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The Democratic Strategist

Political Strategy for a Permanent Democratic Majority

Are Dems Ready for 2024 Political Ad Wars?

You should not be shocked to learn that “The advertising dollars spent on U.S. elections and advocacy issues will grow to roughly $16 billion next year, up 31.2% compared to the last presidential election in 2020, according to a new forecast” by  GroupM, one of the world’s largest paid advertising agencies, Sara Fischer reports at Axios.

OK, ad expenditures up nearly a third from the last presidential election is a pretty big hike, but not a huge shock, considering inflation and the persistence of political polarization.

Every American who looks at images on a screen, either on TV, the internet and even cell phones, should expect an historically-unprecedented deluge of political ads. Oh, and print is not quite dead yet, so there will be more political ads in your mailbox.

Fischer notes further that “A majority of political advertising spend in the U.S. goes to local broadcast TV, but an increasing amount is moving toward digital channels.”  Further, “One of the fastest-growing segments is Connected TV (CTV) advertising, or video ads that run on digital TV sets connected to the internet. They offer campaigns the ability to target their ads more narrowly to voters with certain interests, instead of just age and gender demographics.”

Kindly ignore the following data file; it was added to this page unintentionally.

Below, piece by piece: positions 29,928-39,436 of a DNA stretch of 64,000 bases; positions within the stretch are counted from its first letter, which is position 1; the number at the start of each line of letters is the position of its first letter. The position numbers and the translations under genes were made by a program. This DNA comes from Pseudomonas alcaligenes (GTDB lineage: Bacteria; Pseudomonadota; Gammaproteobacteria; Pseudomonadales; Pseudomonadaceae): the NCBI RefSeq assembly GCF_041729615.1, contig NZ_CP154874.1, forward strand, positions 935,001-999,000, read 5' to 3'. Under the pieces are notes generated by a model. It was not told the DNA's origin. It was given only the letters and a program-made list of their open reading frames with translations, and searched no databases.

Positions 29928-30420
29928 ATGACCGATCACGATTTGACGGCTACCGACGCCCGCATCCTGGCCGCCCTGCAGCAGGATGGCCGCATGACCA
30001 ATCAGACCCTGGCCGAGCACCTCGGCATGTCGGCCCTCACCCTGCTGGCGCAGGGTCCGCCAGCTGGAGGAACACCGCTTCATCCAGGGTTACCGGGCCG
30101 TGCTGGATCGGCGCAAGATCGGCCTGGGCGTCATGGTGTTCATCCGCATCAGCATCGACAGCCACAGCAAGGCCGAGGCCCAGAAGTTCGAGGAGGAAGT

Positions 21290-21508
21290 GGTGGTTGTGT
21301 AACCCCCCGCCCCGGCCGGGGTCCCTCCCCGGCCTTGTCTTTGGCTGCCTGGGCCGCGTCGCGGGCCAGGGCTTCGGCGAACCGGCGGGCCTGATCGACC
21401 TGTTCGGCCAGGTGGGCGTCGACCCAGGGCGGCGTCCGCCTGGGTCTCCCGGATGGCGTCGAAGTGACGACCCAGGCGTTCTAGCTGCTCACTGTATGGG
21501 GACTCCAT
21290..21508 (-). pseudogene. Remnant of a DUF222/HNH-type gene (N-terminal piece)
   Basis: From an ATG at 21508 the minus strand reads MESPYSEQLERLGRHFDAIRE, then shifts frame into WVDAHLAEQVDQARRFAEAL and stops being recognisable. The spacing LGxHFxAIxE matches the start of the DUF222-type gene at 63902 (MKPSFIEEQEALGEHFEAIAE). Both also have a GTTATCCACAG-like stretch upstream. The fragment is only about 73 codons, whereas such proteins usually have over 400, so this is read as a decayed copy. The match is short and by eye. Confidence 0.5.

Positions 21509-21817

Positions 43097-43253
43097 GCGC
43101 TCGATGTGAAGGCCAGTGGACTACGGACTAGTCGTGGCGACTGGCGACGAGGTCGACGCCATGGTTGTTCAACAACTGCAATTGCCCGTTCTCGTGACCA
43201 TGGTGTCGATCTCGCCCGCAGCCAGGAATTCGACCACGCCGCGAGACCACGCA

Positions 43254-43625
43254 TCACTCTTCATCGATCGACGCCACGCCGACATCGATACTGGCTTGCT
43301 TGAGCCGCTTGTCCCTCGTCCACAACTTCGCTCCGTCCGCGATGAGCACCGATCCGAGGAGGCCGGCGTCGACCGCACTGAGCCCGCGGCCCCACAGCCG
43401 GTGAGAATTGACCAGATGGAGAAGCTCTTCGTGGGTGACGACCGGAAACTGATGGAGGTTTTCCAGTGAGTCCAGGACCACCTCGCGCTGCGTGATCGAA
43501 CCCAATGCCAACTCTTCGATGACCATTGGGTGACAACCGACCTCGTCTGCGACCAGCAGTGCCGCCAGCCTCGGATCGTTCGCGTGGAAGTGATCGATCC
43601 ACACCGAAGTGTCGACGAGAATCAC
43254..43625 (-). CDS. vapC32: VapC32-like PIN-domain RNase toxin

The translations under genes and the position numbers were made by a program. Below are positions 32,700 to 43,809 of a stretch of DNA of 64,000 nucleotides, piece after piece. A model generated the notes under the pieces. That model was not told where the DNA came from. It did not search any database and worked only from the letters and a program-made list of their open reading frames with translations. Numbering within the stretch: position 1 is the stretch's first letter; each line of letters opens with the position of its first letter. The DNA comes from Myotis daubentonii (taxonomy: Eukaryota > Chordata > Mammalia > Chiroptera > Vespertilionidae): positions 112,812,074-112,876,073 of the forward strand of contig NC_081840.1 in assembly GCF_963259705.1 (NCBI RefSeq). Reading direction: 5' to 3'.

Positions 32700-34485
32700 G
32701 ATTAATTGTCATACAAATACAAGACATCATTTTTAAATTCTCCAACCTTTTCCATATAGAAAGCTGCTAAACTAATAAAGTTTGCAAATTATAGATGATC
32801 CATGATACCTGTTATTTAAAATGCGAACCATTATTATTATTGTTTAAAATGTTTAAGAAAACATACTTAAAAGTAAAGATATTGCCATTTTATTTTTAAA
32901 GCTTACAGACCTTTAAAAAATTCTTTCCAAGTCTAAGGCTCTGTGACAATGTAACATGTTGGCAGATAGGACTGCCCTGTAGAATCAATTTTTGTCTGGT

Democrats should hope that the party’s ad gurus are on top of the trend toward Connected TV advertising, so they can better target key constituencies with appropriate ads. And let’s hope that Dems are already busy placing their ads in the most important swing county markets, like Erie County, Pa, as I noted on January 1. And would it be too much to ask that Democrats at least try to reduce the tremendous advantage they have ceded to Republicans on the nation’s radio networks, which penetrate into rural areas?

Of course, it’s not just about ads. Democratic campaigns must improve their game in terms of getting more “earned” media coverage. It’s a tough challenge when the other side has all the bomb throwers. But, as infrastructure projects  enacted by Democrats kick in during the next year, let no Republican who voted against them escape unscathed, especially those who have the temerity to show up for the ribbon-cutting.

The thing to keep in mind about political ads is that they are important for both persuasion and boosting turnout. If we have learned anything about “low information” voters in recent years, it is that there is a lot of room for improved outreach to them. The stakes couldn’t be much higher for both Democrats, and for the future of democracy in the U.S.

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